Tongues in Richard II by Joanna Grossman “The myriad instances of grotesque mutilation in Elizabethan revenge plays have long captivated audiences and readers alike. Frequently, the disfigured body part depicted on stage is a severed tongue, with Lavinia in Titus Andronicus being perhaps the most famous example. But although the image of Lavinia’s horrible defacement proves difficult to expunge from one’s memory, this paper argues that Richard II is in fact the Shakespearean play that most thoroughly and imaginatively explores the organ’s potential dramatic functions. In “Sins of the Tongue”, Carla Mazzio considers early modern portrayals of tongues and concludes that this period witnessed a paradoxical construction of the organ as a simultaneously moral and immoral–but, most importantly, autonomous–actor. Surprisingly, for all the wealth of examples that Mazzio draws upon, she makes no mention of Richard II, which contains more references to tongues than any other Shakespearean work. Although the presence of tongues is undeniable, the playwright’s application of the motif in this history play is subtle, especially when compared to revenge dramas. For this reason, the subject of tongues has been unwittingly pushed to the background in favor of discussions on the pervasive religious symbolism or the use of the sun, water, and countless other emblems throughout the discourse. This paper examines what has been an undeservedly overlooked aspect of the first installment in Shakespeare’s second tetralogy. I hope to show that the play’s religious undertones are best understood in relation to Shakespeare’s frequent use of tongues and that Richard II posits an inverse relationship between this particular organ’s autonomy and the welfare of the state, namely because the unbridled tongue constitutes an impediment to effective leadership.”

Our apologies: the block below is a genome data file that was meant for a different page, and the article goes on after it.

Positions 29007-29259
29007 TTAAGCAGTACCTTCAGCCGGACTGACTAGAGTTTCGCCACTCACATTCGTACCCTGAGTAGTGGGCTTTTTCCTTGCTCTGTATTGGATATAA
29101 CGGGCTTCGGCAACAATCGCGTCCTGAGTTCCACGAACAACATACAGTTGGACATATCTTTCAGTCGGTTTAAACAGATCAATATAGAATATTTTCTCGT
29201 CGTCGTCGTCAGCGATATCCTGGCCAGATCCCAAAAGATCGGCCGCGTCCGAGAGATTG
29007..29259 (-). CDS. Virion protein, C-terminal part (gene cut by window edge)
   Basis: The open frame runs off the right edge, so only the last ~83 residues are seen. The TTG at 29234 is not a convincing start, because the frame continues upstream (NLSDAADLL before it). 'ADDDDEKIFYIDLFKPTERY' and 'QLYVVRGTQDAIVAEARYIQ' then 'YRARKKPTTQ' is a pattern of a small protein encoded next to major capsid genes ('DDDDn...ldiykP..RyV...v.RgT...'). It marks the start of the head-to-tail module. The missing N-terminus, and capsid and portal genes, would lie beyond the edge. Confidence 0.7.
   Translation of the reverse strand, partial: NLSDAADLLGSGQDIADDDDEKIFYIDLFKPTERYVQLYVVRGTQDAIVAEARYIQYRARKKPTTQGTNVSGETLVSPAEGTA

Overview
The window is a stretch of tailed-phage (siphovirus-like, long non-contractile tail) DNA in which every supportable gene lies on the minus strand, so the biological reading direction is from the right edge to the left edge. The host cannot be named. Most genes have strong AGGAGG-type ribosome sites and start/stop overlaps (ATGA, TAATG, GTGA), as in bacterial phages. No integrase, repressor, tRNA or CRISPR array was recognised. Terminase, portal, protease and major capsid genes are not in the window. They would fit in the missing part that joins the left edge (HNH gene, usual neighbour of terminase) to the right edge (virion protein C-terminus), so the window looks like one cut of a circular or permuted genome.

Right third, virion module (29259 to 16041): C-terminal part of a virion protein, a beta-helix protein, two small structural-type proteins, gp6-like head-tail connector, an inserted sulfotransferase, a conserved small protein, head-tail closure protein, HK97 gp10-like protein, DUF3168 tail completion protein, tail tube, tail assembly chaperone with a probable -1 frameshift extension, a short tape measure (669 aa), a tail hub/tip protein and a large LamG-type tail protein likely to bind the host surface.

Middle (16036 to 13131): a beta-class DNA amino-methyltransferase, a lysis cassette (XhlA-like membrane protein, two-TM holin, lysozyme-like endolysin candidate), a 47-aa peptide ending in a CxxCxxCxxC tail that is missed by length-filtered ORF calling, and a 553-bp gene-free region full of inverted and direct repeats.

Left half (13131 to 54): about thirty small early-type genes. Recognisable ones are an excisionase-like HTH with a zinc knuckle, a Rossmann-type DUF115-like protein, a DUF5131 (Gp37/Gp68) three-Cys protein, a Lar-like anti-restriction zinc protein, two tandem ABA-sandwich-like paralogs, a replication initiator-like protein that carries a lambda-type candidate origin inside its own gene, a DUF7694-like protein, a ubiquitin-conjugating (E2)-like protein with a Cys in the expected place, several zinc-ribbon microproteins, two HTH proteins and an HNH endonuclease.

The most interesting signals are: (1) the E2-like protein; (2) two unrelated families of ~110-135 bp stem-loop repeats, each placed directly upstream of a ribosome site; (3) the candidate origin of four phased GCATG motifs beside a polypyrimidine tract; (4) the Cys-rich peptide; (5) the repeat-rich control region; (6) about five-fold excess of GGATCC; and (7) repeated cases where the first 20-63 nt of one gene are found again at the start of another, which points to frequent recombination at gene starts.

“Made of the Selfsame Metal”: Regan as King Lear‘s Soldier/Daughter by Brittany Proudfoot-Ginder
“King Lear’s daughters have long been placed within the Manichean binary of ‘good’ and ‘evil.’ The innocent Cordelia is the embodiment of feminine nature and the bringer of all things ‘good’ whereas Goneril and Regan are categorized as ‘evil,’ jealous, and manipulative monsters. This binary scheme, like most, is flawed. Cordelia is rarely dissected past the cliched image of Christ, and the judgments made in regard to the elder Lear sisters are grossly out of proportion with their supposed injustices. While a larger study on Regan’s place on the stage and in the Lear family is the topic of the thesis I am currently writing, I will be focusing in this particular essay on how this middle daughter breaks not only the binary scheme of ‘good’ and ‘evil,’ but also the binary of acceptable ways for men and women to commit acts of violence on the Renaissance stage.”
“The Whirligig of Time”: Twelfth Night and the Politics of Revenge by Gabriel A. Rigger